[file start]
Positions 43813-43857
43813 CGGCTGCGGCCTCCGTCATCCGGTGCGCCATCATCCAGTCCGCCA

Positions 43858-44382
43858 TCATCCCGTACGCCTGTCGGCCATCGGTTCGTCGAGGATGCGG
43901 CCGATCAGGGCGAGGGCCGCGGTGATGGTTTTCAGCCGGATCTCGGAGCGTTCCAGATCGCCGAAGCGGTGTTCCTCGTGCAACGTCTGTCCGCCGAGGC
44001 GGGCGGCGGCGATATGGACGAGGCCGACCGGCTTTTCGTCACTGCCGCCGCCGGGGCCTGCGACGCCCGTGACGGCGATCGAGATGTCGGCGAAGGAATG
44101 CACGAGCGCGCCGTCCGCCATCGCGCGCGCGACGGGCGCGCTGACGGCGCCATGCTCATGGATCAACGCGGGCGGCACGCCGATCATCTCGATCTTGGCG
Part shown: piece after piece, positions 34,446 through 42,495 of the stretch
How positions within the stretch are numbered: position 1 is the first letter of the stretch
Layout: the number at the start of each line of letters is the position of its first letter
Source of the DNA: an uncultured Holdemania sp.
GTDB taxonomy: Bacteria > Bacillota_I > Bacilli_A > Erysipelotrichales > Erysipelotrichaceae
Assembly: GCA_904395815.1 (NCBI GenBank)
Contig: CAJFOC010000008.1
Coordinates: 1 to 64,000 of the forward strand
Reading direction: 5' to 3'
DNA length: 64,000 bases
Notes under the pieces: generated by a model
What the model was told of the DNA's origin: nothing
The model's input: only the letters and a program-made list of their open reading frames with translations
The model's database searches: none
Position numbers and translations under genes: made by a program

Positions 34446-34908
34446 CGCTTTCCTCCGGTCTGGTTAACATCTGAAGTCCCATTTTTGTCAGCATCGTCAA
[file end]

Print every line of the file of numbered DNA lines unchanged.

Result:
Positions 43813-43857
43813 CGGCTGCGGCCTCCGTCATCCGGTGCGCCATCATCCAGTCCGCCA

Positions 43858-44382
43858 TCATCCCGTACGCCTGTCGGCCATCGGTTCGTCGAGGATGCGG
43901 CCGATCAGGGCGAGGGCCGCGGTGATGGTTTTCAGCCGGATCTCGGAGCGTTCCAGATCGCCGAAGCGGTGTTCCTCGTGCAACGTCTGTCCGCCGAGGC
44001 GGGCGGCGGCGATATGGACGAGGCCGACCGGCTTTTCGTCACTGCCGCCGCCGGGGCCTGCGACGCCCGTGACGGCGATCGAGATGTCGGCGAAGGAATG
44101 CACGAGCGCGCCGTCCGCCATCGCGCGCGCGACGGGCGCGCTGACGGCGCCATGCTCATGGATCAACGCGGGCGGCACGCCGATCATCTCGATCTTGGCG
Part shown: piece after piece, positions 34,446 through 42,495 of the stretch
How positions within the stretch are numbered: position 1 is the first letter of the stretch
Layout: the number at the start of each line of letters is the position of its first letter
Source of the DNA: an uncultured Holdemania sp.
GTDB taxonomy: Bacteria > Bacillota_I > Bacilli_A > Erysipelotrichales > Erysipelotrichaceae
Assembly: GCA_904395815.1 (NCBI GenBank)
Contig: CAJFOC010000008.1
Coordinates: 1 to 64,000 of the forward strand
Reading direction: 5' to 3'
DNA length: 64,000 bases
Notes under the pieces: generated by a model
What the model was told of the DNA's origin: nothing
The model's input: only the letters and a program-made list of their open reading frames with translations
The model's database searches: none
Position numbers and translations under genes: made by a program

Positions 34446-34908
34446 CGCTTTCCTCCGGTCTGGTTAACATCTGAAGTCCCATTTTTGTCAGCATCGTCAA